A week later, McConnell and other congressional leaders issued a cautious statement that encouraged state election officials to ensure their networks were “secure from attack.” The release made no mention of Russia and emphasized that the lawmakers “would oppose any effort by the federal government” to encroach on the states’ authorities.
When U.S. spy agencies reached unanimous agreement in late September that the interference was a Russian operation directed by Putin, Obama directed spy chiefs to prepare a public statement summarizing the intelligence in broad strokes.
With Obama still determined to avoid any appearance of politics, the statement would not carry his signature.
On Oct. 7, the administration offered its first public comment on Russia’s “active measures,” in a three-paragraph statement issued by Johnson and Clapper. Comey had initially agreed to attach his name, as well, officials said, but changed his mind at the last minute, saying that it was too close to the election for the bureau to be involved.
“The U.S. intelligence community is confident that the Russian government directed the recent compromises of emails from U.S. persons and institutions, including from U.S. political organizations,” the statement said. “We believe, based on the scope and sensitivity of these efforts, that only Russia’s senior-most officials could have authorized these activities.”
Early drafts accused Putin by name, but the reference was removed out of concern that it might endanger intelligence sources and methods.
The statement was issued around 3:30 p.m., timed for maximum media coverage. Instead, it was quickly drowned out. At 4 p.m., The Post published a story about crude comments Trump had made about women that were captured on an “Access Hollywood” tape. Half an hour later, WikiLeaks published its first batch of emails stolen from Clinton campaign chairman John Podesta.
To some, Obama’s determination to avoid politicizing the Russia issue had the opposite effect: It meant that he allowed politics to shape his administration’s response to what some believed should have been treated purely as a national security threat.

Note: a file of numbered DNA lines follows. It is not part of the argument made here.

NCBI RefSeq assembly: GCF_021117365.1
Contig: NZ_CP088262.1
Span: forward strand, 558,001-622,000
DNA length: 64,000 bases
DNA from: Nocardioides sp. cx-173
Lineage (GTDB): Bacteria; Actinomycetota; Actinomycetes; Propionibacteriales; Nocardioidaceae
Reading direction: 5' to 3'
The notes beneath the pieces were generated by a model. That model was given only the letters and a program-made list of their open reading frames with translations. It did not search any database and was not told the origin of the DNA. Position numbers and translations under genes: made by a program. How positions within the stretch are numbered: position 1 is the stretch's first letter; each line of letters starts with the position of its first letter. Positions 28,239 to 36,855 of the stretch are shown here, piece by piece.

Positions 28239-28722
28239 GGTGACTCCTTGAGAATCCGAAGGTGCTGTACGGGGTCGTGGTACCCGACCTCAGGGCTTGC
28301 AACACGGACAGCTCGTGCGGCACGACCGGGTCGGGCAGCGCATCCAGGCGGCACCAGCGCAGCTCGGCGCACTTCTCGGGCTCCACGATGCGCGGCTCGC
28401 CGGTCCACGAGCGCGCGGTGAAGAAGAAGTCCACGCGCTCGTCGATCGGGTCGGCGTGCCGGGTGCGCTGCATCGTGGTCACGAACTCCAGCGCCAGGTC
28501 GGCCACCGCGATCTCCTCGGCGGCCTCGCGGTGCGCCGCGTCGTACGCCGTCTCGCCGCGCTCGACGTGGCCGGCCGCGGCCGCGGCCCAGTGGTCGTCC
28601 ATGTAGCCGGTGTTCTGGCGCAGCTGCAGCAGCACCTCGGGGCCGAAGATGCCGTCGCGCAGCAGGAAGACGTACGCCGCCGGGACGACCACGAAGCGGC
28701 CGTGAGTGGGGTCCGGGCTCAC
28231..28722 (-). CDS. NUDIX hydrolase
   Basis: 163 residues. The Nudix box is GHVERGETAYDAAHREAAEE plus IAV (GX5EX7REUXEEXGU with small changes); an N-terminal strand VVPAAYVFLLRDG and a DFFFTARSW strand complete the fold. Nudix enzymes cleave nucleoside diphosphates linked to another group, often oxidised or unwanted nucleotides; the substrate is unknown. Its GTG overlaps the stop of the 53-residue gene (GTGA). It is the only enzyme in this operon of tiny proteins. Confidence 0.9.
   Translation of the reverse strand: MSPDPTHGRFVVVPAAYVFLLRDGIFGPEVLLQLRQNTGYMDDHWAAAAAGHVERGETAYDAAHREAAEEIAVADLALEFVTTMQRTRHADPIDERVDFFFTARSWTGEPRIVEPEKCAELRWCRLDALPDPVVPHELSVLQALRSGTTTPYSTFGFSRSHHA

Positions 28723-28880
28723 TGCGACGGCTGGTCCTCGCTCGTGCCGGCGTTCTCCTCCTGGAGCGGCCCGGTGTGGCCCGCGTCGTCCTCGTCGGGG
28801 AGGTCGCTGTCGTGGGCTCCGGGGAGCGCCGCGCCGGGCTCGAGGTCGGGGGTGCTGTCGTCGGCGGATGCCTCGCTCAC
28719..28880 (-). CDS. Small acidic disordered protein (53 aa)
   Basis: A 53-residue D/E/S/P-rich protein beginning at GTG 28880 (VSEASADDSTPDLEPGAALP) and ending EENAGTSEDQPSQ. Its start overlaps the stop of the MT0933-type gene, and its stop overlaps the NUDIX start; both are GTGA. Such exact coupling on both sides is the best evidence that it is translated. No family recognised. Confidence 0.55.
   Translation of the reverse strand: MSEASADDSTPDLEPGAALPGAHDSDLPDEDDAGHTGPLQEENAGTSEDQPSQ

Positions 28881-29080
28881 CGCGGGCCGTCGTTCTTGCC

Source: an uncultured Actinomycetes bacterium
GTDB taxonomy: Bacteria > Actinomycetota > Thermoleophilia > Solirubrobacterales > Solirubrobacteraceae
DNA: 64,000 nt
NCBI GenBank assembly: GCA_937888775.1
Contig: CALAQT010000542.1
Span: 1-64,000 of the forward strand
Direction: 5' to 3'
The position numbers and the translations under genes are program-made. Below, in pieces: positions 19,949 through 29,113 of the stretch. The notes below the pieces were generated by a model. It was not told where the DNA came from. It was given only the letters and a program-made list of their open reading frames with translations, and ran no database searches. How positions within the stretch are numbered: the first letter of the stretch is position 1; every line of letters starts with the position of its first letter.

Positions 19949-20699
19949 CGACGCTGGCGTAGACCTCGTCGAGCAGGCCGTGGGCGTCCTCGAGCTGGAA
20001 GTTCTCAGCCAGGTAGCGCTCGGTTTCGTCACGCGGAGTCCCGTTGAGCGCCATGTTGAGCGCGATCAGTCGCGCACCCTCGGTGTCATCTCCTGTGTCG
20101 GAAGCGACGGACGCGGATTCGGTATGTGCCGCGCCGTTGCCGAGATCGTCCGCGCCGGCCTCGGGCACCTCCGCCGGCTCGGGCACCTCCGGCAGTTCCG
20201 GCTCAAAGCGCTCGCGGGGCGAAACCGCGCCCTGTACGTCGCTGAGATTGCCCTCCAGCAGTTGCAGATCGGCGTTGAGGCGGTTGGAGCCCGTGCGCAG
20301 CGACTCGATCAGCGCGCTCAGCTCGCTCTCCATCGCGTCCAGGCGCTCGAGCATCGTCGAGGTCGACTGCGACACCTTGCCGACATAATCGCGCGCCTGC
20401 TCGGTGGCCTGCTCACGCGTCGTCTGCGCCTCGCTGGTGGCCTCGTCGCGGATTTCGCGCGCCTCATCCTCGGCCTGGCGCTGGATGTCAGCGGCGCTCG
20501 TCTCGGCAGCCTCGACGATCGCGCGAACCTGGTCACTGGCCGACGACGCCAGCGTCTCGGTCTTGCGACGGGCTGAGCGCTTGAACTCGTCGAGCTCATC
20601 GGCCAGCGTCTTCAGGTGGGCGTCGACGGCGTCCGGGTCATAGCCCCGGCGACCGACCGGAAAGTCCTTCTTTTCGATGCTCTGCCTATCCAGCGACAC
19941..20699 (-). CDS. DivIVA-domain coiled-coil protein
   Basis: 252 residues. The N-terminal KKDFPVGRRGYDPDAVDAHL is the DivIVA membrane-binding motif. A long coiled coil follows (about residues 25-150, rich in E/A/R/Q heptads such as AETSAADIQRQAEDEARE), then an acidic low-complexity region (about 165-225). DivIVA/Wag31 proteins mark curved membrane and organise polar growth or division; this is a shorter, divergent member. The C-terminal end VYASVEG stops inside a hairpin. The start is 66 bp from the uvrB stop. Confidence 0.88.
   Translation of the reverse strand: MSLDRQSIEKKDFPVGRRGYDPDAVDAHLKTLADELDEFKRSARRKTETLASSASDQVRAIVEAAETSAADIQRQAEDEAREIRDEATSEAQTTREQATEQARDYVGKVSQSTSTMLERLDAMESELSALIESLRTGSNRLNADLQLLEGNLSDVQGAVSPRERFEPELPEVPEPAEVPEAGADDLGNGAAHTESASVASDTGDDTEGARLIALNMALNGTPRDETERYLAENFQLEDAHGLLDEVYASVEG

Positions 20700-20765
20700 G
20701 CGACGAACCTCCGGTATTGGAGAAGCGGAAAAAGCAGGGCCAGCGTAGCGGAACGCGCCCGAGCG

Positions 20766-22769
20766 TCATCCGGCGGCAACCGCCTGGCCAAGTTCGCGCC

Schiff said that the administration’s justifications for inaction often left him with a sense of “cognitive dissonance.”
“The administration doesn’t need congressional support to issue a statement of attribution or impose sanctions,” Schiff said in a recent interview. He said many groups inadvertently abetted Russia’s campaign, including Republicans who refused to confront Moscow and media organizations that eagerly mined the troves of hacked emails.
“Where Democrats need to take responsibility,” Schiff said, “is that we failed to persuade the country why they should care that a foreign power is meddling in our affairs.”
The Situation Room is actually a complex of secure spaces in the basement level of the West Wing. A video feed from the main room courses through some National Security Council offices, allowing senior aides sitting at their desks to see — but not hear — when meetings are underway.
As the Russia-related sessions with Cabinet members began in August, the video feed was shut off. The last time that had happened on a sustained basis, officials said, was in the spring of 2011 during the run-up to the U.S. Special Operations raid on bin Laden’s compound in Pakistan.